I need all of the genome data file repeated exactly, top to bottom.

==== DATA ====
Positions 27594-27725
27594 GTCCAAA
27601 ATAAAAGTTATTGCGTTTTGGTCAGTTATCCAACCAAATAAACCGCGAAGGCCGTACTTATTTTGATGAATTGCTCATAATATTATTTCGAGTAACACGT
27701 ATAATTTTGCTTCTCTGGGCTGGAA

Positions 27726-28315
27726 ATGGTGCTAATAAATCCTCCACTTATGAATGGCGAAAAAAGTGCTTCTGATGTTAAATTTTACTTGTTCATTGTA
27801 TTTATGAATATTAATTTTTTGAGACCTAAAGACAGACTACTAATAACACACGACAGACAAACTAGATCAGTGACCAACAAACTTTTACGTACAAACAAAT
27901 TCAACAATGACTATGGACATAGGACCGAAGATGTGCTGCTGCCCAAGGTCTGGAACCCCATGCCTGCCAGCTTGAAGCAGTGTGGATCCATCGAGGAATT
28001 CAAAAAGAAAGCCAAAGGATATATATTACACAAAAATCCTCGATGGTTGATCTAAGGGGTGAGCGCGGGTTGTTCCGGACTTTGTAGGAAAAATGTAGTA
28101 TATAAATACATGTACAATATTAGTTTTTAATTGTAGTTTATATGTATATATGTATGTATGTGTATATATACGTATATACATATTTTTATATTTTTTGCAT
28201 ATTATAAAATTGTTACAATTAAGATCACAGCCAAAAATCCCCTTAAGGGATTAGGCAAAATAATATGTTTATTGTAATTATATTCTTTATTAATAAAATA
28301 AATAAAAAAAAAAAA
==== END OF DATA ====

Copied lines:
Positions 27594-27725
27594 GTCCAAA
27601 ATAAAAGTTATTGCGTTTTGGTCAGTTATCCAACCAAATAAACCGCGAAGGCCGTACTTATTTTGATGAATTGCTCATAATATTATTTCGAGTAACACGT
27701 ATAATTTTGCTTCTCTGGGCTGGAA

Positions 27726-28315
27726 ATGGTGCTAATAAATCCTCCACTTATGAATGGCGAAAAAAGTGCTTCTGATGTTAAATTTTACTTGTTCATTGTA
27801 TTTATGAATATTAATTTTTTGAGACCTAAAGACAGACTACTAATAACACACGACAGACAAACTAGATCAGTGACCAACAAACTTTTACGTACAAACAAAT
27901 TCAACAATGACTATGGACATAGGACCGAAGATGTGCTGCTGCCCAAGGTCTGGAACCCCATGCCTGCCAGCTTGAAGCAGTGTGGATCCATCGAGGAATT
28001 CAAAAAGAAAGCCAAAGGATATATATTACACAAAAATCCTCGATGGTTGATCTAAGGGGTGAGCGCGGGTTGTTCCGGACTTTGTAGGAAAAATGTAGTA
28101 TATAAATACATGTACAATATTAGTTTTTAATTGTAGTTTATATGTATATATGTATGTATGTGTATATATACGTATATACATATTTTTATATTTTTTGCAT
28201 ATTATAAAATTGTTACAATTAAGATCACAGCCAAAAATCCCCTTAAGGGATTAGGCAAAATAATATGTTTATTGTAATTATATTCTTTATTAATAAAATA
28301 AATAAAAAAAAAAAA